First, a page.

AI has suggested spraying glue on pizza, yet people still trust it to make lasagna

AI might recommend using glue to stick cheese to pizza, but new research reveals that people are still willing to put AI in charge of their kitchens – unless the model tries to get creative.

In May, Google rolled out a new AI Overview feature to its search engine, which was supposed to optimize the search experience with AI-generated answers to user queries.

It didn’t exactly turn out well, with users getting all kinds of outrageous answers, like “smoking during pregnancy is good” or “putting glue in a sauce” to make cheese stick to a pizza.

Despite a blow to overall trust in AI, researchers from Naples and Oxford Universities have concluded that, at least in the kitchen, people are still willing to trust AI’s cooking decisions.

The researchers compared people’s evaluations of recipes labeled as originating either from a cookbook made by human chefs or from AI generators. Two types of recipes were included – traditional recipes and innovative recipes.

The recipes, featuring both traditional and innovative variants of a Negroni cocktail and lasagna Bolognese, were tested on 201 people. The participants were also provided with images depicting the final dish or cocktail. The innovative versions included a white Negroni and a tomato-jam bacon lasagna.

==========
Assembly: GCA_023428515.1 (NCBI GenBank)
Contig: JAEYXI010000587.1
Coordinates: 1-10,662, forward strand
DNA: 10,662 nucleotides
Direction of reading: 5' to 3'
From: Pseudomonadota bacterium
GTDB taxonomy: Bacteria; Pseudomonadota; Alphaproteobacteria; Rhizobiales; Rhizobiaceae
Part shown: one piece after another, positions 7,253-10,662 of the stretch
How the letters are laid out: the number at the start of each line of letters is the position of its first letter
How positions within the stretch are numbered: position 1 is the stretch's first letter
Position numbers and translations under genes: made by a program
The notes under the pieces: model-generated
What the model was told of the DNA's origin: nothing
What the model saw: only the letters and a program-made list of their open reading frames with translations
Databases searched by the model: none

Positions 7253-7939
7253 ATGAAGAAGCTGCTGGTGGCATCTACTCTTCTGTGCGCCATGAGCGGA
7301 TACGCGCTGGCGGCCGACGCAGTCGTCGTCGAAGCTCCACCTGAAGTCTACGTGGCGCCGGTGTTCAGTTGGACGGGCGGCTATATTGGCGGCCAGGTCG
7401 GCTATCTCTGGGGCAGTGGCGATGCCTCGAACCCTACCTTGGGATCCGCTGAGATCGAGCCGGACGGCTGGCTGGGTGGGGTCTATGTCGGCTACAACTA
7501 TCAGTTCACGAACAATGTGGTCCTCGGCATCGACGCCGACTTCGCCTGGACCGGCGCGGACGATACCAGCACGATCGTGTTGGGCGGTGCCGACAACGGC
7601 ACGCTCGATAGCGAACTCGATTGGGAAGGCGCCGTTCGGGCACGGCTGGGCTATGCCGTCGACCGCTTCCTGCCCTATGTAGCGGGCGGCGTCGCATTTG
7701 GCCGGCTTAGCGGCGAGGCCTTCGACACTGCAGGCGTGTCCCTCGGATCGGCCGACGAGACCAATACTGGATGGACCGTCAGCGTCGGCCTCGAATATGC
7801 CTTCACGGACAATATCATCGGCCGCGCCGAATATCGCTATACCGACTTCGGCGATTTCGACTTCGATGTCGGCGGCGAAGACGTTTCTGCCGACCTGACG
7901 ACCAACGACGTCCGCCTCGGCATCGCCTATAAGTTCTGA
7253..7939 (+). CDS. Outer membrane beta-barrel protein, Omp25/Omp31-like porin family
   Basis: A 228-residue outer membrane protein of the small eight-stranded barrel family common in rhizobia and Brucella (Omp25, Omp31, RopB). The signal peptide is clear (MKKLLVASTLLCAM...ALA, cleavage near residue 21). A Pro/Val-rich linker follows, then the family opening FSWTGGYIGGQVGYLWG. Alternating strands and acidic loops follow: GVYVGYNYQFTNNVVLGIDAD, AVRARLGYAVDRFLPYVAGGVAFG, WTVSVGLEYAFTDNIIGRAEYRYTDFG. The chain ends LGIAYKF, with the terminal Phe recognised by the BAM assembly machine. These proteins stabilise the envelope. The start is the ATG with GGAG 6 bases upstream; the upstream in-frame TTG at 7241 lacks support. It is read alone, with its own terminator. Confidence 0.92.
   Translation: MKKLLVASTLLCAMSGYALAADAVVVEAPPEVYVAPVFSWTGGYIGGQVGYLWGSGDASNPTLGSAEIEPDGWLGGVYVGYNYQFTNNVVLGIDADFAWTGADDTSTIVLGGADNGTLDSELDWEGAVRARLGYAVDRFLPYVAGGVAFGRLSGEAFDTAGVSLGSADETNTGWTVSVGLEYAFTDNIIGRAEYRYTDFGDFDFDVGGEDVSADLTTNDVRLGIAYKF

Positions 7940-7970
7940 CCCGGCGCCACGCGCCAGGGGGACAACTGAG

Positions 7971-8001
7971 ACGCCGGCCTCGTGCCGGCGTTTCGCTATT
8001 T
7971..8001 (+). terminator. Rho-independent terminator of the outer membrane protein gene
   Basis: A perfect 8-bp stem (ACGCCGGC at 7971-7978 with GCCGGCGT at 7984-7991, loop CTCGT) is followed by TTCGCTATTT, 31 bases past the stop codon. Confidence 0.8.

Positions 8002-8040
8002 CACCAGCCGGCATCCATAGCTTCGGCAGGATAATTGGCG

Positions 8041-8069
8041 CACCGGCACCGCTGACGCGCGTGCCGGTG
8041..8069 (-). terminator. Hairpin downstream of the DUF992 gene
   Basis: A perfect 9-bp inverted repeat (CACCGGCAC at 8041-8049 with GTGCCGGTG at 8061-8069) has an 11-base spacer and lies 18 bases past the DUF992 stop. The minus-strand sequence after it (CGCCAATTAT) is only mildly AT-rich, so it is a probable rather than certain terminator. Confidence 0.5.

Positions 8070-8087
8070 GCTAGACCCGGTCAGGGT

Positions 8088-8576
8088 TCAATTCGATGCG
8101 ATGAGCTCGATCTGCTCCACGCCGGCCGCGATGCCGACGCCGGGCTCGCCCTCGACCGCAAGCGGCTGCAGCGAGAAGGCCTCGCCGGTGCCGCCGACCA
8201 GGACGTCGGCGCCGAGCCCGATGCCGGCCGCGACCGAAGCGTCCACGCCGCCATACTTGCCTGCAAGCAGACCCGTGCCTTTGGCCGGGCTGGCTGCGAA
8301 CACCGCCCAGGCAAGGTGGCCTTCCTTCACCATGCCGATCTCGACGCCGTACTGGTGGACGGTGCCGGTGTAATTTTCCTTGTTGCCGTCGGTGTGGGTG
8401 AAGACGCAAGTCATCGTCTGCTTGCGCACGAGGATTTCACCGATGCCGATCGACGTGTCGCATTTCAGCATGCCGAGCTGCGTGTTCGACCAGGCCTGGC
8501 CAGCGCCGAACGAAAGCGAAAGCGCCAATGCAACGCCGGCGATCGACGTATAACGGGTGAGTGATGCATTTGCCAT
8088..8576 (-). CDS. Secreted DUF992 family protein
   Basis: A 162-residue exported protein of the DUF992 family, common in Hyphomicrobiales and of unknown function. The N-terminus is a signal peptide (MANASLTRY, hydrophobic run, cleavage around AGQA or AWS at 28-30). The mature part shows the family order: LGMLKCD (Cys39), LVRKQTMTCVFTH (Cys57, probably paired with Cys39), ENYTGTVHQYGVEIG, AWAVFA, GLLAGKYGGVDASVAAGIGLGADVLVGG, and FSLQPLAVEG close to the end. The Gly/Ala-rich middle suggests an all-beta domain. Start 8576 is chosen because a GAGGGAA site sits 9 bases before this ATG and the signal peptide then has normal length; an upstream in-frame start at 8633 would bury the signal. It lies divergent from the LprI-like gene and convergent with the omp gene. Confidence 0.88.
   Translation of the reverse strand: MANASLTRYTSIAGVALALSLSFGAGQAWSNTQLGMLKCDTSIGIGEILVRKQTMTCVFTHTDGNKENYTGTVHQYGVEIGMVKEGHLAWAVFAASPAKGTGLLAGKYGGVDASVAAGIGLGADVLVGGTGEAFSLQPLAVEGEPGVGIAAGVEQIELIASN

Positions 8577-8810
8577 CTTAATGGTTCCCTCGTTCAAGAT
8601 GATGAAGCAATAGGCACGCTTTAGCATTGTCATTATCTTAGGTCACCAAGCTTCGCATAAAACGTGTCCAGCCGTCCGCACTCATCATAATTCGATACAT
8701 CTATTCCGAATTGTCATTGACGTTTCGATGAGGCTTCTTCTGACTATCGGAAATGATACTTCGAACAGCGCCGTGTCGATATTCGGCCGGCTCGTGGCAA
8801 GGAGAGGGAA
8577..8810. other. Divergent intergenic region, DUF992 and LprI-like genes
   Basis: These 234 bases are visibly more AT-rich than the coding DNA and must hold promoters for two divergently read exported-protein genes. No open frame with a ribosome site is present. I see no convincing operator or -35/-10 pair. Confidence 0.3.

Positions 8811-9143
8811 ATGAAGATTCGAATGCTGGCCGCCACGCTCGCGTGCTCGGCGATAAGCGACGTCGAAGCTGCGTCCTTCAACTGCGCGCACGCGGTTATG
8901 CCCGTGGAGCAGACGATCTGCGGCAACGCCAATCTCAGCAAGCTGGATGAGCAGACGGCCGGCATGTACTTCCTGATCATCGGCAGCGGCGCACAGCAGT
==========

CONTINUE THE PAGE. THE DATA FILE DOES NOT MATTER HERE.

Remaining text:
The experiment results revealed that for the traditional Negroni and lasagna recipes, there were no differences in people’s trust. They trusted both guidelines, either coming from a cookbook or from an AI generator. This could be attributed to common sense.

Therefore, when recipes include unfamiliar steps or ingredients, instructions attributed to human chefs are perceived as more trustworthy. Participants had significantly less confidence in the innovative versions of the recipes when the instructions were generated by AI.

While chefs may suggest original steps or ingredients that are seen as extravagant yet trustworthy, there’s a risk that when AI systems recommend similar recipes, they could be dismissed as "hallucinations.”

The findings were published in a research paper in the International Journal of Gastronomy and Food Science on June 14th.

AI in our kitchens

With the world going crazy about AI, it’s finding its way into our kitchens as well. AI-based platforms, such as DishGen or tools like Smart Cuisine, allow users to generate recipes.

DishGen offers both traditional recipes and customized versions that adapt traditional recipes based on the ingredients users have on hand. Smart Cuisine enables users to create AI-generated recipes, also working with the ingredients available at the time.

However, the accuracy of AI is a cause of concern, especially in fields where an error might affect human health. DishGen puts disclaimers, saying that the company “has not verified it for accuracy or safety” and that users should make their own “best judgment when making AI-generated dishes.”

“The creation of an AI-generated cookbook without proper disclosure of its AI origins could mislead consumers, raising ethical questions about transparency and honesty in the culinary domain,” the researchers concluded.